Avery Monsen is a writer, illustrator, and actor who lives in New York. He is the co-author and illustrator of several books, All My Friends Are Dead (a national bestseller), I Feel Relatively Neutral About New York, and K is For Knifeball. His writing and illustrations have been featured newspapers all over the country. Avery has acted on 30 Rock, Nick Jr., and in several national commercials. He performs sketch comedy at the Upright Citizens Brigade Theatre in New York. We are thrilled to welcome Avery back to campus this week for LitFest. He will present a workshop called “Make Something Now” during on Friday, February 15.
1. You describe your books as “children’s books for adults.” How did you decide on that genre?
When I wrote All My Friends Are Dead with my buddy Jory, I don’t think we were aiming for a specific genre. We just wrote what we thought was funny. We tried to make each other laugh. Only afterwards, when our editors asked us to write a product description and back cover copy, did we stop and think how on earth the book would be classified. Calling it a “children’s book for adults” seemed like the easiest way to make sure parents didn’t buy it for their 5-year-olds and scar them for life. We didn’t want that on our consciences.
2. You recently published K is For Knifeball, an alphabet of terrible advice. How was the process different, now that your earlier books are national bestsellers?
Honestly, I try not to think about sales stuff too much. It freaks me out. Obviously, there’s pressure to make each book better and funnier and more popular than the last, but you also just have to keep writing. You can’t be too precious about your work. That’s the tricky thing that nobody tells you about being a creative-type-person: you just have to keep on making stuff! For the rest of your life! You can’t ever stop hustling! So I just stay busy and have fun and keep making things that I’m proud of. Hopefully, people connect with them and maybe there will be another bestseller someday. Either way, I’m having fun.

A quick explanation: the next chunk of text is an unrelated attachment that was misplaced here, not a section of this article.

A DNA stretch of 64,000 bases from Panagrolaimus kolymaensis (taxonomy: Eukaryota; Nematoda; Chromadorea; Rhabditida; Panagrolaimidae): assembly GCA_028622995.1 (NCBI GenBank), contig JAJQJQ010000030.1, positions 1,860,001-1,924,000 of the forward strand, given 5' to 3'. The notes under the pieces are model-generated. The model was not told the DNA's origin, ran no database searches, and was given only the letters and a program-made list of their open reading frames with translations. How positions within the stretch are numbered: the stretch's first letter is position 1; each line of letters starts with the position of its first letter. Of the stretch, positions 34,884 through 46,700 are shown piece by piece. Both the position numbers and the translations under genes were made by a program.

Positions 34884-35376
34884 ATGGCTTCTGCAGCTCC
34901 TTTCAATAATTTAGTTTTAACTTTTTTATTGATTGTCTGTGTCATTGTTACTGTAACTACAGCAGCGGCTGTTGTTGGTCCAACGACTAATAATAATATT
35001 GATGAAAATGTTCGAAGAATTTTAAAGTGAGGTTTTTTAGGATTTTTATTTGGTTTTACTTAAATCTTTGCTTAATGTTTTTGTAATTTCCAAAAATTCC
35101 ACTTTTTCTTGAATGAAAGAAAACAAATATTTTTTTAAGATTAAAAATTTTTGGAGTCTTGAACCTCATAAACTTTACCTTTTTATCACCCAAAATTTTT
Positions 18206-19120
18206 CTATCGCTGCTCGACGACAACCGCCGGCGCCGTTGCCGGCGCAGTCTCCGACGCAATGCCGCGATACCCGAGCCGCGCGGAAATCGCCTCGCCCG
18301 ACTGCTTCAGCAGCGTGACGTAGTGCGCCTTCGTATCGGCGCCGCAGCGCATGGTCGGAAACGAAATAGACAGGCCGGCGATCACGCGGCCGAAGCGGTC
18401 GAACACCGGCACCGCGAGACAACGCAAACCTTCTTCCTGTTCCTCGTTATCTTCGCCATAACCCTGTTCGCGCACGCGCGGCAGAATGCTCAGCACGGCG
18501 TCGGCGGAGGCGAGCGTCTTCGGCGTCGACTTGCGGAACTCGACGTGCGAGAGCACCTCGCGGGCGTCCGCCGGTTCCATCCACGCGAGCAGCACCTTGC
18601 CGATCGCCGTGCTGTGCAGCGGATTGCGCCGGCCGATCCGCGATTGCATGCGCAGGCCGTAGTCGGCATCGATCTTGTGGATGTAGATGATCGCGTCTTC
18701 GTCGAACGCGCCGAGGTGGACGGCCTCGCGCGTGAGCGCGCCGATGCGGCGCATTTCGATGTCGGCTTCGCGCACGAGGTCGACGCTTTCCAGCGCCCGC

3. So you are a writer, illustrator, actor, sketch comedy team member, recorder player (the instrument), and, according to Twitter, my future friend. Which role is your favorite?
Your friend. Next question.
4. How did your experiences at Marin Academy influence your path as a writer, artist, and person?
MA was the best! Aside from the obvious (great teachers, beautiful campus), MA really fostered individuality. In my case, that meant it fostered weirdness and hooliganism. I’ll give you an example: I was a Spirit Captain (is that still a thing?). [Travs: Yes!] In one of our assemblies, we made two people from each grade stand in buckets of ice water for as long as they could. After about ten minutes, they all started shivering and crying and then a bunch of teachers rushed the stage and pulled them out of the buckets. It was total mayhem. (Now that I’ve typed this story, it seems like an example of terrible decision-making more than fun, kooky individualism. Oh well!)
5. What advice would you give to a high school student interested in writing, illustration, acting, or all of the above?
Have fun! Stay busy! Don’t do it for the money, because the money’s not that good. If you have any questions about anything—career stuff, creative challenges, relationship advice, urgent medical questions—come ask me on February 15th, E Block. I don’t totally know what I’m going to talk about and it may be a total disaster, but it will definitely be interesting. Be there!